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Report: Contracted tech workers paid less than regular IT staff

Oct. 5, 2023
Analysis of “shadow workforce” by LA-based workplace equity technology firm Trusaic shows uneven compensation between regular staff in technology departments and contingent workers.

A new analysis indicates contract workers are not sharing in the success of the technology industry in the same way as regular employees. Contingent workers on average make less than their regularly employed counterparts, the analysis shows.

The report, from workplace equity technology firm Trusaic and released Oct. 5, also reveals that men dominate the contingent workforce and earn more than women working in science and engineering roles, mirroring the tech workforce overall. Trusaic partnered with workplace intelligence firm Revelio Labs to create the new report. Their analysis builds on the work of the Contract Disparity Worker Project from California’s Tech Equity Collaborative (TEC).

See also: How to recruit, retain workers to realize the full benefits of digital transformation

“The tech industry has relied heavily on contract workers for more than 40 years,” Trusaic CEO Robert Sheen said in a release that accompanied the new report. “As the demand for pay equity has intensified across all industries and is considered a critical measure of DEI progress, it was only a matter of time before this same scrutiny was applied to pay practices surrounding the contingent workforce.”

The analysis sample includes both contingent and noncontingent workers in the U.S. working for a list of 2,052 tech companies based on sector information. Revelio Labs uses the latest mathematical and machine learning techniques to provide insights that would otherwise be unavailable.

States trying to remedy the imbalance with laws

States are beginning to recognize the importance of the so-called “shadow workforce” and seeking ways to remedy inequities, according to the Trusaic release.

California, for example, enacted a pay transparency law earlier this year that extends pay data reporting requirements to include employers who employ 100 or more contract workers to report pay data on those workers. Groundbreaking employment legislation for contract worker rights in New Jersey is now law, making it the first state to mandate equal pay for temporary workers, followed closely by Illinois.

Research group McKinsey reports that 36% of the workforce self-identifies as contingent workers. HR technology vendor Eightfold projects U.S. contingent workforce participation will increase by 26% in 2023. Trusaic’s study focuses on the estimated pay levels of science and engineering roles in the technology industry, one portion of the contingent workforce that is critical for the economy.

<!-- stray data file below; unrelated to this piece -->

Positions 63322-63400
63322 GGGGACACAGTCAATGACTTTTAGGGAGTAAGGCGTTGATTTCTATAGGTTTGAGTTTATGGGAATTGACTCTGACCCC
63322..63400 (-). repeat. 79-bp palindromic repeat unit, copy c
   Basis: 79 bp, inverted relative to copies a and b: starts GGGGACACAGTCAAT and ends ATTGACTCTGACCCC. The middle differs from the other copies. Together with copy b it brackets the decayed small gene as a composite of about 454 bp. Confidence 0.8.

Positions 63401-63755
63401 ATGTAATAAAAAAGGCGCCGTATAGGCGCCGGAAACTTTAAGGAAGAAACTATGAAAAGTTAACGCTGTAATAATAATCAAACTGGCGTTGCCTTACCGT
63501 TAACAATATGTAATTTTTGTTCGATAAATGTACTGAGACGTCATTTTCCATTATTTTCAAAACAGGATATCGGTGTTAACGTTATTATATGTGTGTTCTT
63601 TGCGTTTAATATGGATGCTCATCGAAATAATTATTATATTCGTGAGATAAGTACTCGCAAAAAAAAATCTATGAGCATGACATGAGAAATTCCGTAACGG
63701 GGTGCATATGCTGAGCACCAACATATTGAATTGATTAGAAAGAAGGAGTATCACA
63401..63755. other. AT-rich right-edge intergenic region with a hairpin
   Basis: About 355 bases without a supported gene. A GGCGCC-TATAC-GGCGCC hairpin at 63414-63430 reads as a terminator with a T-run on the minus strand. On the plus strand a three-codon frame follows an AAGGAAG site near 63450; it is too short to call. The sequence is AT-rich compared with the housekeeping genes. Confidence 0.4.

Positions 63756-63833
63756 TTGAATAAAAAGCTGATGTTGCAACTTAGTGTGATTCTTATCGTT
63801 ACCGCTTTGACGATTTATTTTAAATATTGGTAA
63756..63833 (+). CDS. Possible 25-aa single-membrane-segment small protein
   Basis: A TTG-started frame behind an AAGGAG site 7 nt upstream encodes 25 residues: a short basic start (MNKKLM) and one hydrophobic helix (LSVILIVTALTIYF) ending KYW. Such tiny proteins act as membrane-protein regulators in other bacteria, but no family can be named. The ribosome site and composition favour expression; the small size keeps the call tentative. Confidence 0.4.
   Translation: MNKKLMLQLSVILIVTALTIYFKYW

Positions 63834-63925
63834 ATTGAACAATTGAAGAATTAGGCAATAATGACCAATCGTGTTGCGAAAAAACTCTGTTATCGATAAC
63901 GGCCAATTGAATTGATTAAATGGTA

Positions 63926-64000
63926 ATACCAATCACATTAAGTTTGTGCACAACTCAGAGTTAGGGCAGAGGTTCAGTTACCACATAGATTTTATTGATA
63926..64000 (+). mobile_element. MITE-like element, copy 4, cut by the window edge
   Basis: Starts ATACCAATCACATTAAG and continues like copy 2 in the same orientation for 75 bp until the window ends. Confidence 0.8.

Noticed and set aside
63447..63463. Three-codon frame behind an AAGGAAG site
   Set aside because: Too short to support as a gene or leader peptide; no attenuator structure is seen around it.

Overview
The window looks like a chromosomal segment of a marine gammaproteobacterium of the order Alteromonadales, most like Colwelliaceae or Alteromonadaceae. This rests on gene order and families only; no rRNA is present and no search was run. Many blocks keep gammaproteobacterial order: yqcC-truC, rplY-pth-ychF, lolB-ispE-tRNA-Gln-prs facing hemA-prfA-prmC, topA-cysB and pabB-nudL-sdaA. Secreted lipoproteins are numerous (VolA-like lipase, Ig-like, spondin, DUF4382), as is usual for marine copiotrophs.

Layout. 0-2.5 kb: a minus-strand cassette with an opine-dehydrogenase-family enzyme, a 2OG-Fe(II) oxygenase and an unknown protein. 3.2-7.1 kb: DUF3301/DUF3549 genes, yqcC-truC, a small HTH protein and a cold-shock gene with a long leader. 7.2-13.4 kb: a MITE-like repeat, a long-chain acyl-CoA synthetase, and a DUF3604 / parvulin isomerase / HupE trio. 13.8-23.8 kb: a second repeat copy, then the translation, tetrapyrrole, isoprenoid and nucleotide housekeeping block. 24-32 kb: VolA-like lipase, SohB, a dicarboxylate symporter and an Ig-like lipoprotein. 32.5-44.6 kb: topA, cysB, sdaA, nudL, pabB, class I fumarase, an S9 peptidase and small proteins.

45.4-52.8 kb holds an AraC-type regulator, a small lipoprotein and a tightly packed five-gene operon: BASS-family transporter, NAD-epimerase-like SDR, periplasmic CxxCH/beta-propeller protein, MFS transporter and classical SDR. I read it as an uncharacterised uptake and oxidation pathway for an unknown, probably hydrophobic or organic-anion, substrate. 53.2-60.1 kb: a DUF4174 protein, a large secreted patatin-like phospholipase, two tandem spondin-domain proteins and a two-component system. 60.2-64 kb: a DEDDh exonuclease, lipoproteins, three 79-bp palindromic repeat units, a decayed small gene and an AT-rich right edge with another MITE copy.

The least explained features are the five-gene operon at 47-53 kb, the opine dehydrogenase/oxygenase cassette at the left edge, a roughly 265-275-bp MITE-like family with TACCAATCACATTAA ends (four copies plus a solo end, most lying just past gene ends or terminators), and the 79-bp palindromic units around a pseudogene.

Other key findings from Trusaic’s analysis include:

  • Contingent workers in science and engineering roles in the tech industry make on average $102,650, which is 10% lower than the $114,514 regular employees in those roles are paid.
  • Women working in contingent science and engineering roles make on average $93,618, which is 11.6% lower than the $105,129 men make.
  • Science and engineering roles remain male-dominated in both the contingent and regular employee workforces; nearly three-quarters (71%) are men.
  • Some racial and ethnic groups tend to be in higher-paid roles than others. Asian-Pacific islanders have the highest average pay, followed by whites, then Hispanics and Blacks or African-Americans.
  • Compositional differences exist in the employee and contingent workforces: Regular workers are more likely to be in senior roles than contingent workers; they generally have higher degrees of education; and they are not evenly distributed across all states.
  • The highest-paying states for contingent tech workers are Washington state, California, Massachusetts, and New York—generally the same as for regular workers.

The uneven treatment contractors face is not limited to pay.

According to TEC, contractor workers who are often performing the same or similar duties as directly employed peers also receive fewer benefits, experience greater job insecurity and have fewer clear-cut opportunities for upward career mobility.

As many third-party agencies help tech companies augment their staff, a lack of transparency can leave contract workers vulnerable, TEC notes. Tech companies may also open themselves up to legal, financial, and reputational risks if they are not practicing responsible contracting.

About the Author

Scott Achelpohl

I've come to Smart Industry after stints in business-to-business journalism covering U.S. trucking and transportation for FleetOwner, a sister website and magazine of SI’s at Endeavor Business Media, and branches of the U.S. military for Navy League of the United States. I'm a graduate of the University of Kansas and the William Allen White School of Journalism with many years of media experience inside and outside B2B journalism. I'm a wordsmith by nature, and I edit Smart Industry and report and write all kinds of news and interactive media on the digital transformation of manufacturing.